1. I was brought up to think of patriotism as inseparable from political activism that supported democracy. My father wrote a great article back in the early 1950s on "Democracy: A social power analysis" (easy to find on Google). But I was considered a lefty and a troublemaker in high school. And I was a draft resister in the late 1960s. I heard of a survey in which excerpts of the Declaration of Independence were read to ordinary people on the street (e.g., it is the duty of the citizens to overthrow government that does not serve their needs), and they thought it was a Communist document!!!

    Nowadays I think of patriotism as being about helping my country as a whole be heard -- not just part-isan voices -- and enabling citizens to generate collective intelligence and community wisdom together. This has a lot to do with listening (like you do, and like Fran Peavey who sat on benches in other countries with a sign "American WIlling to Listen") and making sure people feel heard. I once heard dialogue described as "People truly listening to people truly speaking." When people are well heard, they tend to soften and listen better. Then everyone can think together SO much better, and actually discover things no one came in the room with. When that happens democracy works like a dream!

    I treasure the Constitution AND I value its ability to be amended and Jefferson's belief that it must be reevaluated and reworked at least every generation. The Founders didn't have a clue of what was coming up 200 years in the future, and some of them (like Jefferson) were very aware of that. We have problems, opportunities, and resources they never dreamed of. Our ability to generate real collective wisdom (even though we do it so seldom) is unprecedented and could be enshrined in new political forms that complement the sturdy forms they provided us with.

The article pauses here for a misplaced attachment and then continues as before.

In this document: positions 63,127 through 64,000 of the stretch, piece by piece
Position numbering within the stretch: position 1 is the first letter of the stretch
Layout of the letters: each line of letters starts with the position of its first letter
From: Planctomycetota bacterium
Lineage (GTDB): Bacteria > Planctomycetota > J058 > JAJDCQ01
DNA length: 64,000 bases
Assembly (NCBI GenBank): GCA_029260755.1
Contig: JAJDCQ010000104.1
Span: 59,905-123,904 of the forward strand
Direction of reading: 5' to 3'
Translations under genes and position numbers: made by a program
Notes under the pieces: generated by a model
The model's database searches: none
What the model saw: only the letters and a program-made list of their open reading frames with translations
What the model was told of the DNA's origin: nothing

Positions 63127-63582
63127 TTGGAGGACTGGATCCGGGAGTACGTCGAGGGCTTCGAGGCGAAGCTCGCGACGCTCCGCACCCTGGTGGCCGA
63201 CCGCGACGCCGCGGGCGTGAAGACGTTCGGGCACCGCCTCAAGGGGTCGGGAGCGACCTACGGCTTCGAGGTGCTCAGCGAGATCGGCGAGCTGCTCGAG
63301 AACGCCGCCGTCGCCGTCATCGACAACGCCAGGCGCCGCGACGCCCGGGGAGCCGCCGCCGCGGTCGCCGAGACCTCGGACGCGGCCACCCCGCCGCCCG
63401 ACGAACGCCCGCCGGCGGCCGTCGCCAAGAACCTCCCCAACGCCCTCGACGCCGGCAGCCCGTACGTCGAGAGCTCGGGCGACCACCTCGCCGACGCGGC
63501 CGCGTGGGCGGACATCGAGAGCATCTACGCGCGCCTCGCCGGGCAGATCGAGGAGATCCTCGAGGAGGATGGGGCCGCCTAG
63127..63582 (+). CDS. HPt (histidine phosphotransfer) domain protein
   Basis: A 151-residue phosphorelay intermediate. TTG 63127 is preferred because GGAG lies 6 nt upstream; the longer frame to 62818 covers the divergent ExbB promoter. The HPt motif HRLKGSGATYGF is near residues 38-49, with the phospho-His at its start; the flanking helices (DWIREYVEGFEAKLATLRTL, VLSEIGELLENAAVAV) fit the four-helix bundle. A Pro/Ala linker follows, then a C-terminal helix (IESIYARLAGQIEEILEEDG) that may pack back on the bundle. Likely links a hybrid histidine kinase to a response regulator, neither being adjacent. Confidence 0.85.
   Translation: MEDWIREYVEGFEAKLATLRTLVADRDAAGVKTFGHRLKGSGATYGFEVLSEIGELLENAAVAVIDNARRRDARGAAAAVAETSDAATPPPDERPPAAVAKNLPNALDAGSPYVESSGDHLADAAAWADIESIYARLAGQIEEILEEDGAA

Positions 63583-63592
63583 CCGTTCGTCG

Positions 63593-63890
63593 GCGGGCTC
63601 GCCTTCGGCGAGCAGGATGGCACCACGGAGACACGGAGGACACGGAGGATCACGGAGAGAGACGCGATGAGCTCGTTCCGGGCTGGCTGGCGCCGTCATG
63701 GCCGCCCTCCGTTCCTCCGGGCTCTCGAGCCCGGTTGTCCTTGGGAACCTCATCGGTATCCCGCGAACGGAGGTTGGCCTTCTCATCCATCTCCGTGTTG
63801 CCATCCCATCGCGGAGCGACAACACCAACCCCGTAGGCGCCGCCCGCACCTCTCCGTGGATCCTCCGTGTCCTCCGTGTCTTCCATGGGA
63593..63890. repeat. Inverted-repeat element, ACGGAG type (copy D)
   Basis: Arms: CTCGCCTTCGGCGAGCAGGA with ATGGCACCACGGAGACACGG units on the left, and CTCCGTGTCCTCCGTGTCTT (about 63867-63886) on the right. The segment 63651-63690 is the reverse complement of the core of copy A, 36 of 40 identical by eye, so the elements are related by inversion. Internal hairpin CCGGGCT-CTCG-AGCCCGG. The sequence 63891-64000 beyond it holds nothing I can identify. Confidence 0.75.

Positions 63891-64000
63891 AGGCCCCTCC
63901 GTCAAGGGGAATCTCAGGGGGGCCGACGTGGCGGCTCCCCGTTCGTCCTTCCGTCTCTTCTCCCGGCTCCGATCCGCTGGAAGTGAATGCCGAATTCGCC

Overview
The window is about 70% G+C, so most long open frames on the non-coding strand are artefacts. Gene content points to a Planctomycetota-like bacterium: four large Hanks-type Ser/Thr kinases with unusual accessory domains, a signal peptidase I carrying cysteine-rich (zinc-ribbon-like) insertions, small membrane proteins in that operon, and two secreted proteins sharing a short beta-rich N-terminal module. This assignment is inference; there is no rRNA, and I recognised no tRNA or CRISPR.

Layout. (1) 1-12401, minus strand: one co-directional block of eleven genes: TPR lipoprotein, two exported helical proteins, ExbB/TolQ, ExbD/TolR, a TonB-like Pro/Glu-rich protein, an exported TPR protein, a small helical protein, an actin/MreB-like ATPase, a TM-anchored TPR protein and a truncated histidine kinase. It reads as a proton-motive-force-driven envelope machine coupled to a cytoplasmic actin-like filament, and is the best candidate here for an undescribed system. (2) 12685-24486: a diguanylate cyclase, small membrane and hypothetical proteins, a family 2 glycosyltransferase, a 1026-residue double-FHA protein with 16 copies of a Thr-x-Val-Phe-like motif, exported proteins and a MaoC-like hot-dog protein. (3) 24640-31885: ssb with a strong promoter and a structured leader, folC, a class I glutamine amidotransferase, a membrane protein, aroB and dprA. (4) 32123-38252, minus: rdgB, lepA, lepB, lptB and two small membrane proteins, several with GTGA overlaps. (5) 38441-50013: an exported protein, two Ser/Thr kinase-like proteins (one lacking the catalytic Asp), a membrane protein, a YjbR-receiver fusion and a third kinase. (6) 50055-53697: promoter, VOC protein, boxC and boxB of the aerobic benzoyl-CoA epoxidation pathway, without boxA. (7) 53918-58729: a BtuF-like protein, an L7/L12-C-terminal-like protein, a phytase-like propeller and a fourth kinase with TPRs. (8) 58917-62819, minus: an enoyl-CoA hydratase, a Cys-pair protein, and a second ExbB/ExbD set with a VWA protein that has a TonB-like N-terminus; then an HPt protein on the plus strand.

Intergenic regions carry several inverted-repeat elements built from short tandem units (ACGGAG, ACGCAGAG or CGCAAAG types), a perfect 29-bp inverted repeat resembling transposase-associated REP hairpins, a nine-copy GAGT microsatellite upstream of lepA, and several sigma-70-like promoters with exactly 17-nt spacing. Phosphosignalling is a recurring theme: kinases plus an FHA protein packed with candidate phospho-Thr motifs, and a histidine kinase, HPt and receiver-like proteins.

I have tremendous respect for you walk. When I was on the cross country Great Peace March in 1986, our march walked about 15 miles a day. Although I only walked about a tenth of the days (since I was part of the March's governance and communication systems), you seem to double that March's collective average. The out-of-the-box heroism you are embodying attracts attention and energy to something extremely important, something too often taken for granted and not thought about. Thanks, Ray. A lot.

    Tom Atlee
    who came by your Eugene home during your brief stop there to ask for some yogurt from you and Cynthia (whom I had just met that day). Bon courage!

    PS: I remember walking on the power line road through the Mojave Desert between LA and Las Vegas on the Great Peace March, hot, tired, dry dry dry, when a station wagon came bouncing up the dirt road and stopped in the middle of the mass of marchers. A stranger opened the back, and began serving us ice cream cups. It seems a lot of people really love cause-based walkers!!! :)

  2. I think some people cringe at questions or statements about patriotism because of what (or rather, who) the term is associated with in popular culture and mainstream media. If I were to ask someone about their patriotism, or patriotism in general, it seems like these days they could easily mistake me for a war cheerleader or a certain brand of activist with particularly narrow views. Thus, they could be hesitant to engage me for fear of walking into something a little more taxing than just a simple and friendly conversation about what should be a pretty harmless and positive topic.